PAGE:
The surprise this morning, aside from the fact that the Affordable Care Act survived, is how the court majority reached its conclusion, especially as it relates to the individual mandate.
The assumption had been that the issue would come down to the conservative justices' approach to the Commerce Clause. It didn't -- in fact, five justices found the mandate in conflict with the Commerce Clause. Rather, the decision focused on Congress' taxing authority.
As I've written many times, the conservative justices' interpretation still seems bizarre to me. The Commerce Clause empowers the federal government to regulate interstate commerce; the American health care system is interstate commerce; and the Affordable Care Act regulates the health care system. Ergo, the ACA fits comfortably within the confines of the Commerce Clause. Q.E.D.
Five justices obviously disagree. But, many have wondered, doesn't this do at least superficial damage to lawmakers' ability to use the Commerce Clause in federal policymaking? Might this be a lasting downside to the Democratic victory? NYU law professor Barry Friedman told Greg Sargent it does not.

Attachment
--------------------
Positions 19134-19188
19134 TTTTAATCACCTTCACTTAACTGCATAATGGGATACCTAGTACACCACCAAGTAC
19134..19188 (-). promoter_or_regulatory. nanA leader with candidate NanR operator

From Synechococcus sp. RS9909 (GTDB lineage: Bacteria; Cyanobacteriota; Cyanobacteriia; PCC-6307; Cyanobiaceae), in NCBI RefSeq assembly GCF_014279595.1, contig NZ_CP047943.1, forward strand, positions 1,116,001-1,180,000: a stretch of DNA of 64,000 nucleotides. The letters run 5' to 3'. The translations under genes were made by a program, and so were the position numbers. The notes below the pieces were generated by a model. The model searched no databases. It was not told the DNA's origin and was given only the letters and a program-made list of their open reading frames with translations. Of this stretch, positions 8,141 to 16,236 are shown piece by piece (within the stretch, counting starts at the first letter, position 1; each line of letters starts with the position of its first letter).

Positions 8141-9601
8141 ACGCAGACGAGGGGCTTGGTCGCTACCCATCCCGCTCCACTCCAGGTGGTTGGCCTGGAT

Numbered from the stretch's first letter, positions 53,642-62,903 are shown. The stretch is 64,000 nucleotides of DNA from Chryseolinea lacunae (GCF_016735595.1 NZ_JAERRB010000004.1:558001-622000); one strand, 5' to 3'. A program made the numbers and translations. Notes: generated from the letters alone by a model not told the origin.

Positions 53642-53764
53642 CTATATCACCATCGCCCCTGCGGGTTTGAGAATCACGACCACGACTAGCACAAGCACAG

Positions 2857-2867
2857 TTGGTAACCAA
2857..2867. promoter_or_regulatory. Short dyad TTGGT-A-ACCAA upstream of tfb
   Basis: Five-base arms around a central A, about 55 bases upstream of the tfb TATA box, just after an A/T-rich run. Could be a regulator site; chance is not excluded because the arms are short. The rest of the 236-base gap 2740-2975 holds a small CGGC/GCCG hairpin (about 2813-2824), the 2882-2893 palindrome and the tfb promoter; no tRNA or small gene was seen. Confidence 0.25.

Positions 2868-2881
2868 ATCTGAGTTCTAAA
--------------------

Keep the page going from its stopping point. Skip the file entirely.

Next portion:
Friedman pointed to this segment of the decision: "The court today holds that our Constitution protects us from federal regulation under the Commerce Clause so long as we abstain from the regulated activity. But from its creation, the Constitution has made no such promise with respect to taxes."
Friedman suggests that this ratifies the power to tax to regulate inactivity. He acknowledged that the justices put a stop to the use of the commerce clause to do this but added: "I don't see them as withdrawing power. The chief justice validated taxing to do exactly the same thing."
Friedman added, "This is far more devastating to federalism and the balance of power between states and the national government. You can now tax pretty much anything."
Jonathan Cohn talked to Richard Primus, a professor of constitutional law at the University of Michigan, is thinking along similar lines: "People will say the discussion of the Commerce Clause is important, but its importance is symbolic rather than practical. This decision gave the Court a free shot to say that the commerce power is limited without having to strike anything down. Judges will get to say that the commerce power is limited and cite this decision. But no statute is likely to get struck down on this ground anytime in the foreseeable future."